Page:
- If you’ve just escaped from prison, how stupid do you have to be to immediately contact the first person the authorities are going to suspect you would contact?
- I can’t help but wonder how some of those federal marshals have survived to this point, considering their terrible search technique in that trailer and gas station...
- They must have had only so many suits, because there’s no other reason for just one guy to be wearing a full blue suit and everyone else to be wearing a cheaper white suit!
- Oh, yeah, I’d bring the guy with boils all over his face into the house with the son I’ve never seen...
- When Scully reaches for the emerging beetle, her mask is hanging around her neck...yet when she brings the beetle up to (unprotected) eye level, the mask is in place...something that one cannot do properly with one hand!
- An interesting possibility: could the conspiracy have been using the illegal field study and research by Pinck Pharmaceuticals as a part of the development process for the Purity vaccine?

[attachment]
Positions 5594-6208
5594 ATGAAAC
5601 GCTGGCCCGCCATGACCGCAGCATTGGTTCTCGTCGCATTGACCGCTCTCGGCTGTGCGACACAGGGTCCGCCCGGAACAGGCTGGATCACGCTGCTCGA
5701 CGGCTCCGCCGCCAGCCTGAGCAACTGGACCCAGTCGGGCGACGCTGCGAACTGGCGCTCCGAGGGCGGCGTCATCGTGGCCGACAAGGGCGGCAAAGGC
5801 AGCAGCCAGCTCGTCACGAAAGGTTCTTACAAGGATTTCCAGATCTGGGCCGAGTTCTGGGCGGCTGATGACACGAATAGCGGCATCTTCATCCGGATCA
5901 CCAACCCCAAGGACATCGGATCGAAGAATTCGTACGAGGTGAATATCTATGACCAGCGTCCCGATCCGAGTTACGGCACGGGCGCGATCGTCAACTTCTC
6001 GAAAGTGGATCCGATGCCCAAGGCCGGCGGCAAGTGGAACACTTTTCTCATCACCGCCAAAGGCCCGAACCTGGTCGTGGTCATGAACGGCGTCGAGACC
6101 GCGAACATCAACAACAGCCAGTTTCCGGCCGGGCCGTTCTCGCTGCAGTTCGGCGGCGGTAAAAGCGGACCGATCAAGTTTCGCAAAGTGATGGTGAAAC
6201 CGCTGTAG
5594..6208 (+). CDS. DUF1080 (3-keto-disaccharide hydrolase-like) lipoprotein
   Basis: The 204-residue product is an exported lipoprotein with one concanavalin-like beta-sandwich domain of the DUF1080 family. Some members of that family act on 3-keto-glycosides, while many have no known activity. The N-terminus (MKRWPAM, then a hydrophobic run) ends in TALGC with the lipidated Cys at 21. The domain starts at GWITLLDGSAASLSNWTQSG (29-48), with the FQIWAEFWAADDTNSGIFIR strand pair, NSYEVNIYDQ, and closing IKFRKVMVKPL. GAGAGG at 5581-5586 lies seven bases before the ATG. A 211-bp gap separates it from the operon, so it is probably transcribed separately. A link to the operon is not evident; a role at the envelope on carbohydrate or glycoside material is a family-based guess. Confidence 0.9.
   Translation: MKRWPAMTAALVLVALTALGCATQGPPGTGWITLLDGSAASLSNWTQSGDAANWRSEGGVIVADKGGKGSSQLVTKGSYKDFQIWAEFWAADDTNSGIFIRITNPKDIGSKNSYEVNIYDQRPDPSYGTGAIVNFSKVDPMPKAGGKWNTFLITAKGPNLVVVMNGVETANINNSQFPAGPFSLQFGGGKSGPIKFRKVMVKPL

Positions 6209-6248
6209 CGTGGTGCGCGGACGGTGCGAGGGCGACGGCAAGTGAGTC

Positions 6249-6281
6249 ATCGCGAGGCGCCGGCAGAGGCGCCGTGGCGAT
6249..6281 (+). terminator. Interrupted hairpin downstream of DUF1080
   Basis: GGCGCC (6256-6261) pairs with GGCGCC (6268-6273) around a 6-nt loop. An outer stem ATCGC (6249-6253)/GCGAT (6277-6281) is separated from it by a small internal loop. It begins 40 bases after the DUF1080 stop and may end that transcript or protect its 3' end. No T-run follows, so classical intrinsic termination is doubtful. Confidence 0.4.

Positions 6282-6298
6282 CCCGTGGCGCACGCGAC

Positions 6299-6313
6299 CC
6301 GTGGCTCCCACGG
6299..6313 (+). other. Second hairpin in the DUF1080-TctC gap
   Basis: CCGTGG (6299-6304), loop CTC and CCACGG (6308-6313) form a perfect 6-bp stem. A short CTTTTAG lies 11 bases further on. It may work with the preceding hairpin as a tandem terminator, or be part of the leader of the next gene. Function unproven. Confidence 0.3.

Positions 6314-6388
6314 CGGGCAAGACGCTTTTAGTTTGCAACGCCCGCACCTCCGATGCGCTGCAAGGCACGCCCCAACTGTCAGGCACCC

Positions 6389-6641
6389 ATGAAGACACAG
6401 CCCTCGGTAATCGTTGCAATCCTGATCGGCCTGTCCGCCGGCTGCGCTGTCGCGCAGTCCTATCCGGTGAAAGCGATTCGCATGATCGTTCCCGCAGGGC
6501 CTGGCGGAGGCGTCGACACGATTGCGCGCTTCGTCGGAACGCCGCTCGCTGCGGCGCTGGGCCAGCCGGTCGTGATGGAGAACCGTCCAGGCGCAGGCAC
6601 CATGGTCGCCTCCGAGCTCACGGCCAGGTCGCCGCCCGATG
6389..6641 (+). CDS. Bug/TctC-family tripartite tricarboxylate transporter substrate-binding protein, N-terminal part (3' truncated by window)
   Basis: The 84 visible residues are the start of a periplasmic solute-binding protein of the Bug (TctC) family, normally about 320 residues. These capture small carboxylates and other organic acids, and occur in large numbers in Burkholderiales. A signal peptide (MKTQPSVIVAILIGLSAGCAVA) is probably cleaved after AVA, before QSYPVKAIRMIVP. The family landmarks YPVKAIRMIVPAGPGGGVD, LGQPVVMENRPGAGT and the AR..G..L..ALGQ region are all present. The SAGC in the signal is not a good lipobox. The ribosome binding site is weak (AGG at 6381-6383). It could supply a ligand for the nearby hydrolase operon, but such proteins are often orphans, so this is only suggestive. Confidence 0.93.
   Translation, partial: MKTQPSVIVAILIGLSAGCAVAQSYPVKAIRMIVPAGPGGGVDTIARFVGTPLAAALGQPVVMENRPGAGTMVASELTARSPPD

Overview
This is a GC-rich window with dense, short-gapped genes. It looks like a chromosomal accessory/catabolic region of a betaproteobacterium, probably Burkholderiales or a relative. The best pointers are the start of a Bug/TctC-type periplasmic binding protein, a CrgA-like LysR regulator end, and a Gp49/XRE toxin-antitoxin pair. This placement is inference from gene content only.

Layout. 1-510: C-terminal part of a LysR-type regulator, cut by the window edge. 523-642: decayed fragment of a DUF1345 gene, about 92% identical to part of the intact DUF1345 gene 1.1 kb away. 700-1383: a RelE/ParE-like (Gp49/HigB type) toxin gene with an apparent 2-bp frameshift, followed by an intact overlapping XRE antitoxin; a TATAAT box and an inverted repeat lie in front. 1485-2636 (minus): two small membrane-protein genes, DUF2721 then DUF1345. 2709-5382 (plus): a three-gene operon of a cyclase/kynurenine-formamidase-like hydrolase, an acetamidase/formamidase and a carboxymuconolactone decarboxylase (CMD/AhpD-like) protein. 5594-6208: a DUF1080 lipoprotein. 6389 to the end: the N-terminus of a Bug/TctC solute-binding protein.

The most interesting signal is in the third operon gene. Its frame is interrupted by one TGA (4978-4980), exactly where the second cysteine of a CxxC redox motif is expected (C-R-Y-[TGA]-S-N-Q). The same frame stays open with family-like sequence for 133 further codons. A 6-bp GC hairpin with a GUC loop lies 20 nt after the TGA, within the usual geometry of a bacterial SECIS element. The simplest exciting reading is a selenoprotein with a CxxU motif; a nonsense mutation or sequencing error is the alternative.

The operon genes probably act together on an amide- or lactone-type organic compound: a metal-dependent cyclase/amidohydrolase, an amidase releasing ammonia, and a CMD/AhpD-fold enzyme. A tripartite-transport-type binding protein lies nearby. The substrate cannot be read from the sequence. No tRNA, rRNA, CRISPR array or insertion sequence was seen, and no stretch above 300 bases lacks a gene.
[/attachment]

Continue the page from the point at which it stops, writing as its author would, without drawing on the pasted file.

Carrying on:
- Damn...even Mulder has trouble with those stupid retractable seat belts...
- So Scully only wears the protective glasses when dealing with the blood samples that can’t hurt her?
- Nice bit with her hesitation before looking at the sample, though!
- That pustule on Paul’s face was about to explode...it should have still done so, regardless of whether or not Paul was shot in the head...
- How would this little illegal enterprise have done anything to shorten the FDA filing, submission, and approval time?
Overall, this episode was a bit of a disappointment. For something tied directly to the conspiracy’s attempts to control Mulder and his activities, the methods are simple and straightforward. Add to that some of Scully’s odd lapses in simple medical precautions, and this episode doesn’t quite make the grade.
I give it a 6/10.